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Calories in vs. Calories out

I know I’m not the first dietitian to write a post on this subject, and I certainly won’t be the last, but I think this information needs to live here because its just so darn important. For decades people have been depriving themselves of much needed fuel in an effort to lose weight. We’ve relied on measures of pounds, inches, and indexes to tell us if we are in fact healthy or if we are just slowly digging our own grave.

Now, I admit one of the reasons I even went to school for nutrition in the first place was because I wanted answers. I wanted to know the magic numbers too.

How many pounds should I weigh?

How many calories should I eat?

How often should I exercise?

What types of exercises should I do?

Surely I could figure that all out in 5 years, right?

Eh… no. There’s new research coming out everyday about factors that can effect our weight and overall health. However, one little formula still tends to linger and it goes something like this: 

"It’s just calories in vs. calories out!"

Now I’m not going to sit here and tell you that the amount of calories you eat has  absolutely no affect on your weight. However, I am going to show you that this is an extremely oversimplified equation that your body does not know how to calculate.

So here’s how this formula works (on paper). 

An average person burns about 1500 calories at rest (not performing any activities of daily living), and maybe somewhere about 2,000 calories throughout the day.

That means if you eat 2,000 calories of food, ANY FOOD, you will maintain your weight.

3,500 calories = 1 pound (lost or gained).

If you restrict 500 calories per day, you will lose 1 pound per week.

Looks like my math is correct... so, what's the problem?

The problem is that this would require that there was nothing else, ever, influencing how many calories you intake (the food you eat) and the calories you output (the energy you burn). 

Let’s take a look at some of our influencers below. 

Factors that influence how many calories we eat: our environment, how many hours of (quality) sleep we get, our emotional state, our body fat percentage, our hormone levels, and our blood sugar levels. 

Factors that influence how many calories we burn: exercise (duh), our lean body mass, our balance of gut bacteria, how many hours of sleep we get, our hormone levels, and our immune function. 

Here, if we take an even closer look, it's apparent that the factors that influence our input, can affect the factors that influence our output. For example, high blood sugar levels (or excessive sugar intake) can alter the balance of our gut bacteria. This can make it harder for us to lose weight, and easier for us to crave high fat, high sugar foods. Additionally, lack of sleep can affect our hormone levels, again making it more difficult for us to lose weight, and making it easier for us to crave those high fat, high sugar foods.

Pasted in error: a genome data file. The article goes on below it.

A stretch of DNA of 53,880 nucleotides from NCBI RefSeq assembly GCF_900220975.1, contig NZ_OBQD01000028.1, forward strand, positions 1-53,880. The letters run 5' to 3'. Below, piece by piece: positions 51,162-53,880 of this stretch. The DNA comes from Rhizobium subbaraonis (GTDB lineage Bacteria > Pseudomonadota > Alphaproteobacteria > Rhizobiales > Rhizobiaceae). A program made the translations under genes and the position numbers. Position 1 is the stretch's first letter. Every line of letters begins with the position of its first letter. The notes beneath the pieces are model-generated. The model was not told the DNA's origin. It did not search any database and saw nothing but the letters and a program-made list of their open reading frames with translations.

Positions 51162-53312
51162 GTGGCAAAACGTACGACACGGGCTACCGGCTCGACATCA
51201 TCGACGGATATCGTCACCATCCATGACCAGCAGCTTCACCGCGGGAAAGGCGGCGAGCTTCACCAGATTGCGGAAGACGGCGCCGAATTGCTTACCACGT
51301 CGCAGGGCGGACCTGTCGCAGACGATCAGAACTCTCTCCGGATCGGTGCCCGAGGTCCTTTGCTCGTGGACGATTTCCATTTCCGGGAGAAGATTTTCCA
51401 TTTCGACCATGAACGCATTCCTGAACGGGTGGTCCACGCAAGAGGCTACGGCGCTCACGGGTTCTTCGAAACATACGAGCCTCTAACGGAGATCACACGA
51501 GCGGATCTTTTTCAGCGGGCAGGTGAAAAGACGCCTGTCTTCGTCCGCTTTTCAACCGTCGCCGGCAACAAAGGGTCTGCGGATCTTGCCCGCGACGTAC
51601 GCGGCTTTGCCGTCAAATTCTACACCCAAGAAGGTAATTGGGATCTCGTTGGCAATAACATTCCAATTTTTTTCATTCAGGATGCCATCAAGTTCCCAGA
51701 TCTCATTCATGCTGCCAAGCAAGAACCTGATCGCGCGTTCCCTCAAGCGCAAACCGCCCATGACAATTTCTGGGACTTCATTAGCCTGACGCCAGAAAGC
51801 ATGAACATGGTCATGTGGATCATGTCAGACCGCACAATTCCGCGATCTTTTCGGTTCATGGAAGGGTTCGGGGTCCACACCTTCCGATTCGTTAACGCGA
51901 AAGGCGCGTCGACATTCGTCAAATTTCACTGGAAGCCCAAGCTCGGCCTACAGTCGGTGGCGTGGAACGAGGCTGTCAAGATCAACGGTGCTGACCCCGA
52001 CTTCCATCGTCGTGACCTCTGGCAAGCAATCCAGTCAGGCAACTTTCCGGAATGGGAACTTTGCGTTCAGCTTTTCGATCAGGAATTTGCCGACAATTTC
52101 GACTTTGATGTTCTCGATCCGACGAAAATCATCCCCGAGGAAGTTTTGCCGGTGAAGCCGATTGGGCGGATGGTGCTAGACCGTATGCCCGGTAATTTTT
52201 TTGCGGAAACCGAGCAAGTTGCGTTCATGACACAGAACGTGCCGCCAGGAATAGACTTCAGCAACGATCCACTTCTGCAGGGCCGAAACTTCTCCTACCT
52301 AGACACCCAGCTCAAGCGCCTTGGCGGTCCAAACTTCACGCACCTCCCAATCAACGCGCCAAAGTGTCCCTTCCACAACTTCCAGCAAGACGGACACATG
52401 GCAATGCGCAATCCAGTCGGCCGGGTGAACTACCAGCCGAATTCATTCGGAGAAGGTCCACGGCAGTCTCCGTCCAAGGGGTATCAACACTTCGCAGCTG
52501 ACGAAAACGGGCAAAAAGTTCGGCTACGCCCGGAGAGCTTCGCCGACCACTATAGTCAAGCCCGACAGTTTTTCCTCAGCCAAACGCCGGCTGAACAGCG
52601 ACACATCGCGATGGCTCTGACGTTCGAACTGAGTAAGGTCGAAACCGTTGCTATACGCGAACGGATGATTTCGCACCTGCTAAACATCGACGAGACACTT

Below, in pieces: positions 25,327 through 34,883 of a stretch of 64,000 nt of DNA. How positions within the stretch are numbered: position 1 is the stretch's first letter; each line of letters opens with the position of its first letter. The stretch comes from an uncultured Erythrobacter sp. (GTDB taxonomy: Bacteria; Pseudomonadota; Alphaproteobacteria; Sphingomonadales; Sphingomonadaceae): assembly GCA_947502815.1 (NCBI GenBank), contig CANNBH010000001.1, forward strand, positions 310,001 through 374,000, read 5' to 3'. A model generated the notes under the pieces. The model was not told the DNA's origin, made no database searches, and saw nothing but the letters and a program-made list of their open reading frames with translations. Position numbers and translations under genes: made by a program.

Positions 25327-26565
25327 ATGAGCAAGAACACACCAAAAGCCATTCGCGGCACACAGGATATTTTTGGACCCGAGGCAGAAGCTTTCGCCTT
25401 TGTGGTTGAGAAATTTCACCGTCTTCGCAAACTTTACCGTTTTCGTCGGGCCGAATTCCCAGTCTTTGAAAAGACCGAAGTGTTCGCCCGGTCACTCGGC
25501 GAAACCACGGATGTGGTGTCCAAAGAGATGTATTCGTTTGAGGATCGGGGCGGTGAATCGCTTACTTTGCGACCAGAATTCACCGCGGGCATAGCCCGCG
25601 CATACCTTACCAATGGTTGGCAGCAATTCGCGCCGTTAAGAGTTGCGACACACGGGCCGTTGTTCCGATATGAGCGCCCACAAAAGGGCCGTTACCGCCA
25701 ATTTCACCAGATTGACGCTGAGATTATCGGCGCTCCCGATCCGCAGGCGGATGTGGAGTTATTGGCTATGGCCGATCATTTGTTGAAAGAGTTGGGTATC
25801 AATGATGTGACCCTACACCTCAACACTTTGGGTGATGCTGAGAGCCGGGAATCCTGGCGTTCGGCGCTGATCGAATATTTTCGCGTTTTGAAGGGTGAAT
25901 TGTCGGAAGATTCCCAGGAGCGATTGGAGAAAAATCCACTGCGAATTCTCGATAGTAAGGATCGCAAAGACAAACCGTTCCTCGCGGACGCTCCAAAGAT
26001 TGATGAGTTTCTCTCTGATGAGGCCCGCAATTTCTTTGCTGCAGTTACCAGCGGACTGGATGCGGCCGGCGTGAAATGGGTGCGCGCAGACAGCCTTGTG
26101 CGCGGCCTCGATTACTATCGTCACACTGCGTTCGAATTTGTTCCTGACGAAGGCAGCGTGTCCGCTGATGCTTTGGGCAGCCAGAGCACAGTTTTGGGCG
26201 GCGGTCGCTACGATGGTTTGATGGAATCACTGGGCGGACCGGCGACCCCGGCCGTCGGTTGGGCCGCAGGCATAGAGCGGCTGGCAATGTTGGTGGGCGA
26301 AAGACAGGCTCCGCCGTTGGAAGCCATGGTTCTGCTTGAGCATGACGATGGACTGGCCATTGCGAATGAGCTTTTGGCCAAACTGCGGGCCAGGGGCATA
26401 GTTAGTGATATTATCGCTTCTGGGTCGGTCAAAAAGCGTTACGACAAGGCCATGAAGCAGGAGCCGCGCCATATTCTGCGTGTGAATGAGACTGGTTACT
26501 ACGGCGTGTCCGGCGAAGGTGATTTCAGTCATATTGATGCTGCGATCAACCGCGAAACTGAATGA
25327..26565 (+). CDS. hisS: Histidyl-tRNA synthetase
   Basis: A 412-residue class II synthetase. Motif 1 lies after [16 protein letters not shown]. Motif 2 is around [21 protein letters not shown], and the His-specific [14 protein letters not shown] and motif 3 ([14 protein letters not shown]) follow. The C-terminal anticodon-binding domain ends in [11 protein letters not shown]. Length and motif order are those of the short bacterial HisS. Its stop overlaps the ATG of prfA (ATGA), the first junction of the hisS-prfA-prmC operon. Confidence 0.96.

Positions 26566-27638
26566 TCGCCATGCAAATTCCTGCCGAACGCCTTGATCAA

I could go on and on, but the point is, even if we calculate every calorie that goes into and our of our bodies, there are still a variety of other metabolic processes that effect both how much we weigh and our general health status. This is why a lot of people who consistently go into cycles of restricting and ‘cheating’ always have trouble finding that harmonious place of weight maintenance.

This is why when I work with my lovely clients we FIRST tackle all of the influencing factors and THEN we talk about calories. (Secret: it rarely ever gets to that point)!

Also, let’s not forget, weight is not the only measure of good health. The truth is no number, metric, or formula is going to be able to give you the whole picture. The only place that really exists is within you.

So before stepping on the scale or thinking of all of the “shoulds” (I should be exercising, I should be eating less), ask yourself some internal feedback questions:

When I wake up in the morning, do I feel happy? Energized?

When I think about eating, how does it make me feel? Excited? Stressed? No Reaction?

What am I hungry for? Why?

Am I full? Am I satisfied?

What am I craving? Why?

All of these questions can be secret doors to figuring out what your body needs to work optimally and can be the beginning of a lifelong practice of feeding your body intuitively. No counting required.

I could go on and on and on about this subject, but I want to turn it over to you. Do you count calories? How has it worked for you? Have you tried any other measures or methods to help lose or maintain weight? Increase your energy levels? Let me know in the comments below.